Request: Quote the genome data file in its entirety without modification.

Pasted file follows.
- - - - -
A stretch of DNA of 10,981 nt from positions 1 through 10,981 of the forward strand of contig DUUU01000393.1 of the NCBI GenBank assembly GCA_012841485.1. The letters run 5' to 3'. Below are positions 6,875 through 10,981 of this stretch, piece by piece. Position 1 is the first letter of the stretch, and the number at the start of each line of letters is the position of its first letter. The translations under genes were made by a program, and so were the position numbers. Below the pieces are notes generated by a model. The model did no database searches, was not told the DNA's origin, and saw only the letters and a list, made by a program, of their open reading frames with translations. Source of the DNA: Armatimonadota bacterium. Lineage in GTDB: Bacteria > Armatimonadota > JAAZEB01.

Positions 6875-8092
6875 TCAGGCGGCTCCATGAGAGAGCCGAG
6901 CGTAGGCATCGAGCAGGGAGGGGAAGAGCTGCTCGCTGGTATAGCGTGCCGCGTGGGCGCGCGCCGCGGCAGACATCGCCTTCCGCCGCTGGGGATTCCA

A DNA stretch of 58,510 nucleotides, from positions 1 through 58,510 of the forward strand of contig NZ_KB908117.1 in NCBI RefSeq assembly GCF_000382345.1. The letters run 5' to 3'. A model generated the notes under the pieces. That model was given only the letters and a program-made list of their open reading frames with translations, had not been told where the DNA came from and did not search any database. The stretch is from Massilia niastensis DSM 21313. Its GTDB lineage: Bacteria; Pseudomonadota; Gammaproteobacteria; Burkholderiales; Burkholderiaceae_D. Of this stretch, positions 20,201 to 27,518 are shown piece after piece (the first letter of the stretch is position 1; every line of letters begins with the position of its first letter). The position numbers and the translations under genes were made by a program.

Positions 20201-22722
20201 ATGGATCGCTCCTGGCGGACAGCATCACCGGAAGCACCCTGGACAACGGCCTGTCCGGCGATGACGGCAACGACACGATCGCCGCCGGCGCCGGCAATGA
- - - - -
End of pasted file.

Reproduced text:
A stretch of DNA of 10,981 nt from positions 1 through 10,981 of the forward strand of contig DUUU01000393.1 of the NCBI GenBank assembly GCA_012841485.1. The letters run 5' to 3'. Below are positions 6,875 through 10,981 of this stretch, piece by piece. Position 1 is the first letter of the stretch, and the number at the start of each line of letters is the position of its first letter. The translations under genes were made by a program, and so were the position numbers. Below the pieces are notes generated by a model. The model did no database searches, was not told the DNA's origin, and saw only the letters and a list, made by a program, of their open reading frames with translations. Source of the DNA: Armatimonadota bacterium. Lineage in GTDB: Bacteria > Armatimonadota > JAAZEB01.

Positions 6875-8092
6875 TCAGGCGGCTCCATGAGAGAGCCGAG
6901 CGTAGGCATCGAGCAGGGAGGGGAAGAGCTGCTCGCTGGTATAGCGTGCCGCGTGGGCGCGCGCCGCGGCAGACATCGCCTTCCGCCGCTGGGGATTCCA

A DNA stretch of 58,510 nucleotides, from positions 1 through 58,510 of the forward strand of contig NZ_KB908117.1 in NCBI RefSeq assembly GCF_000382345.1. The letters run 5' to 3'. A model generated the notes under the pieces. That model was given only the letters and a program-made list of their open reading frames with translations, had not been told where the DNA came from and did not search any database. The stretch is from Massilia niastensis DSM 21313. Its GTDB lineage: Bacteria; Pseudomonadota; Gammaproteobacteria; Burkholderiales; Burkholderiaceae_D. Of this stretch, positions 20,201 to 27,518 are shown piece after piece (the first letter of the stretch is position 1; every line of letters begins with the position of its first letter). The position numbers and the translations under genes were made by a program.

Positions 20201-22722
20201 ATGGATCGCTCCTGGCGGACAGCATCACCGGAAGCACCCTGGACAACGGCCTGTCCGGCGATGACGGCAACGACACGATCGCCGCCGGCGCCGGCAATGA